However, I’ve found several tricks to get me going. Time and again, following a simple task list I’ve created, I always find the words I need when I need them.

My hope is these tips will help you if you’re stuck on a project.

Step 1: Do Some Research and Take Notes

Before you start writing web copy or content,  do some writing-related tasks. Research is a great way to get started, especially with all the information you need so readily available on the web.

First, the Keywords Everywhere plugin can help you refine your Google search and your keywords. If you know what your topic is, look for high-volume search terms to focus on.

Then, click on the articles at the top of the search and start reading. Copy stuff you’d like to include in your article. Of course, you’re not planning on plagiarizing, but you’re not writing yet. You’re stocking your mind with ideas you’ll use later.

As you copy and paste your notes from the website into a document, keep links to your original sources, and type out any other ideas that come to mind.

Step 2: Interview an Expert

I love talking to opinionated and smart people! I’ve written articles for lawyers, real estate agents, audio engineers, physical therapists, and many others. My friend Sue Spencer has, as the saying goes, “forgotten more about web design than I’ll ever learn.” A good long talk with a subject-matter expert will fill out your knowledge on a subject long before you ever have to write a word.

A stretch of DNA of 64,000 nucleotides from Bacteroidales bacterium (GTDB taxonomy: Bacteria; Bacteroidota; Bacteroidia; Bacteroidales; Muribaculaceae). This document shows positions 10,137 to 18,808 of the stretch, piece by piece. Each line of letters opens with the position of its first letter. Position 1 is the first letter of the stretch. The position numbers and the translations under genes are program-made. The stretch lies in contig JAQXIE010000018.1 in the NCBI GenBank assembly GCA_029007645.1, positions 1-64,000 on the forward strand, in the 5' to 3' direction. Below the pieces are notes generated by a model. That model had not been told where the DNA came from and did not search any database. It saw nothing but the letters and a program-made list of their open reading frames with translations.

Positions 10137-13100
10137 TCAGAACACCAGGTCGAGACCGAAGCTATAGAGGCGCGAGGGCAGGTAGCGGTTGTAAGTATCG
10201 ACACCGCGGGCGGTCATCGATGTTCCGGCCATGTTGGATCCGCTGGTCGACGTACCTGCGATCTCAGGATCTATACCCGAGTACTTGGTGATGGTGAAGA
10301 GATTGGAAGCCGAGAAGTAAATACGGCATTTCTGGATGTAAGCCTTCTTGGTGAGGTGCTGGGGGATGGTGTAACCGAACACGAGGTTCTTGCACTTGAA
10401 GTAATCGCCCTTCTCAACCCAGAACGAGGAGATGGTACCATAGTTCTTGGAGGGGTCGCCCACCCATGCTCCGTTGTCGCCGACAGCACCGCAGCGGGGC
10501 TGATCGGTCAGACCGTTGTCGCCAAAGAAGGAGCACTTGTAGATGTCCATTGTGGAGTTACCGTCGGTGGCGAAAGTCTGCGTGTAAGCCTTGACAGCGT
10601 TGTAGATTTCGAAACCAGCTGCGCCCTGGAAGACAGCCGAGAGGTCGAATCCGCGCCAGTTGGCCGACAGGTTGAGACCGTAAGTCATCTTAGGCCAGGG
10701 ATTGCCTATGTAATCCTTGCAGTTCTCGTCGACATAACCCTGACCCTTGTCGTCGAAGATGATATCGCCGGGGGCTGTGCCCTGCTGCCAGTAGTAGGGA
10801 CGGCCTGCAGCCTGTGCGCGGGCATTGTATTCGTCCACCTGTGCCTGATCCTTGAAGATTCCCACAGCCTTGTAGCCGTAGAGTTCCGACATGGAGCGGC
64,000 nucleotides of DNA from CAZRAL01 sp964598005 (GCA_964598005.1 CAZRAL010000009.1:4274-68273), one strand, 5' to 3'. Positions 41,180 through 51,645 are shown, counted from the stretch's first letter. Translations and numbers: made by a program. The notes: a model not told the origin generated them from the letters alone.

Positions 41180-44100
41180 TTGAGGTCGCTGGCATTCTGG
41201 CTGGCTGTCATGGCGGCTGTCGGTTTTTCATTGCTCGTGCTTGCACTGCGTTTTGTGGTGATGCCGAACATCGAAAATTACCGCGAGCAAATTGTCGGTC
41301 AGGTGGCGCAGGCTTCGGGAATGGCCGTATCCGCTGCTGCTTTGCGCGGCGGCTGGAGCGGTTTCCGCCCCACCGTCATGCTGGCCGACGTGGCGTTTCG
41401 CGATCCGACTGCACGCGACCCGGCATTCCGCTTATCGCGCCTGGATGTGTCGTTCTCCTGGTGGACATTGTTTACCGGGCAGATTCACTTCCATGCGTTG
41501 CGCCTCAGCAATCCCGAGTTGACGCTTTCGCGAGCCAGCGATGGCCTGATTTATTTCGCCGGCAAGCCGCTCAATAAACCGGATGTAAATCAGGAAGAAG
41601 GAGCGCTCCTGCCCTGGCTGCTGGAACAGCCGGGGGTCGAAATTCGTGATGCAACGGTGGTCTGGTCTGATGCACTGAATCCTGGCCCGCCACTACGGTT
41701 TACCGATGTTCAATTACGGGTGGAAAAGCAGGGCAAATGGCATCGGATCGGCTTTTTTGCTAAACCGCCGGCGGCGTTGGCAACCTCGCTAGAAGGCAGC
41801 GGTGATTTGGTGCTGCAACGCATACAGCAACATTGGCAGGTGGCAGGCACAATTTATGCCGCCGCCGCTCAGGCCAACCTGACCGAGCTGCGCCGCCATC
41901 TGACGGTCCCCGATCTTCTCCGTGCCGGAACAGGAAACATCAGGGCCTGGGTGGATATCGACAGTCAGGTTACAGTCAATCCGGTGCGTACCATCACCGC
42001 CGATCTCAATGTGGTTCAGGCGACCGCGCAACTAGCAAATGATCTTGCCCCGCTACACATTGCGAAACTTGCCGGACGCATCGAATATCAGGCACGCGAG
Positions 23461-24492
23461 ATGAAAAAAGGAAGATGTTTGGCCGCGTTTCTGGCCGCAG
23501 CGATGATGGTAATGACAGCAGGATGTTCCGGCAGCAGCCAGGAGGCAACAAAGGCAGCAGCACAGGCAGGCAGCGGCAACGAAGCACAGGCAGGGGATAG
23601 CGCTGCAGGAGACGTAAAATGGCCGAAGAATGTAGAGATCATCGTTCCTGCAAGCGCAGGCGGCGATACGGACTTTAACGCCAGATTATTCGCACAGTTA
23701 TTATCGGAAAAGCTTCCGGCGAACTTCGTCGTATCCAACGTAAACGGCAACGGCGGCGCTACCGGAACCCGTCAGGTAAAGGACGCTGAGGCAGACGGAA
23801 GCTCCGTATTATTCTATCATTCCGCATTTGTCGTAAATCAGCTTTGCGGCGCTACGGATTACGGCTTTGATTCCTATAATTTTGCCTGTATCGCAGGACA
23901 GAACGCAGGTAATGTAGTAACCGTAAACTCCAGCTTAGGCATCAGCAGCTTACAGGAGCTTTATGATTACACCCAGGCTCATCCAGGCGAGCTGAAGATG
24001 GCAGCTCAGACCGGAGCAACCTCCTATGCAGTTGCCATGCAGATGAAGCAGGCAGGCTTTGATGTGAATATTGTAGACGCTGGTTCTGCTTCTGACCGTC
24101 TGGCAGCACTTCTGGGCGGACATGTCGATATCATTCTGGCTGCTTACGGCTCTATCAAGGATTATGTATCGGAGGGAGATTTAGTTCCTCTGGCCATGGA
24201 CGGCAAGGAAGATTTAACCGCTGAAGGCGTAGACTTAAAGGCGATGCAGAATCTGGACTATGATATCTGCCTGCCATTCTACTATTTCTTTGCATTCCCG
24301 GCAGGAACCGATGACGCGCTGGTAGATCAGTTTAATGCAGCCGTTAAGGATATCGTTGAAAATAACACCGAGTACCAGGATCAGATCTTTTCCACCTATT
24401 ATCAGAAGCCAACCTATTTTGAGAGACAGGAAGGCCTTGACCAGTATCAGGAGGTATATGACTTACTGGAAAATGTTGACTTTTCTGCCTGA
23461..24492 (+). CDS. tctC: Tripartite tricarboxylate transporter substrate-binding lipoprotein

When I talk with an expert, I usually just take notes because I’m a fast typist. If you’re not, you can use a journalism tool called TapeACall. Either way, interviewing a subject-matter expert will give you plenty of grist for the mill.

A note of caution: When interviewing an expert or doing research, it’s easy to jump ahead to structuring and writing your article. Don’t worry about structure now. Let the work go where it wants to. Ask questions when you’re confused. Figure out what you can research later. An don’t get nervous! It will all work out in the end.

Step 3: If You’re the Expert, Free Write!

In many cases, you’ll be the person who knows the topic you’re writing about better than anyone else. Set a timer for ten minutes and write down everything you know on the subject as quickly as possible. In this case, you’re merely taking notes for yourself, the same as if you did research or interviewed someone else.

These notes will likely not be readable for anyone else but you. For example, if you were writing this particular article, you might write:

  • Research
  • Notes from others
  • Notes from self
  • TapeACall
  • Free writing

This is not an outline, a finished article, or even something you’ll want to show a friend. These are merely notes you will employ when it’s time to outline and then write.

Step 4: Talk Through the Article with a Believing Mirror

Wherever you are in the process of writing an article, you’ll often find yourself totally stuck. You’ll need to find a person to talk it through with.

But don’t choose just anyone! Often, good friends or family members will be the last people you’ll want to talk to. You’re looking for a “believing mirror,” a term probably coined by creativity guru Julia Cameron. Believing mirrors are insightful and helpful people who know how to give great feedback.

Ask yourself:

  • Who in my life would want to talk about this topic with me?
  • Who believes in me and the work I’m doing?
  • Who will point out my poor logic?
  • Who can tell me when I’ve crossed the line and said something I’ll regret?

A conversation on the topic you’re writing about with a believing mirror can go a long way to helping you get started on a project you’re stuck on.

Step 5: Find a Good Template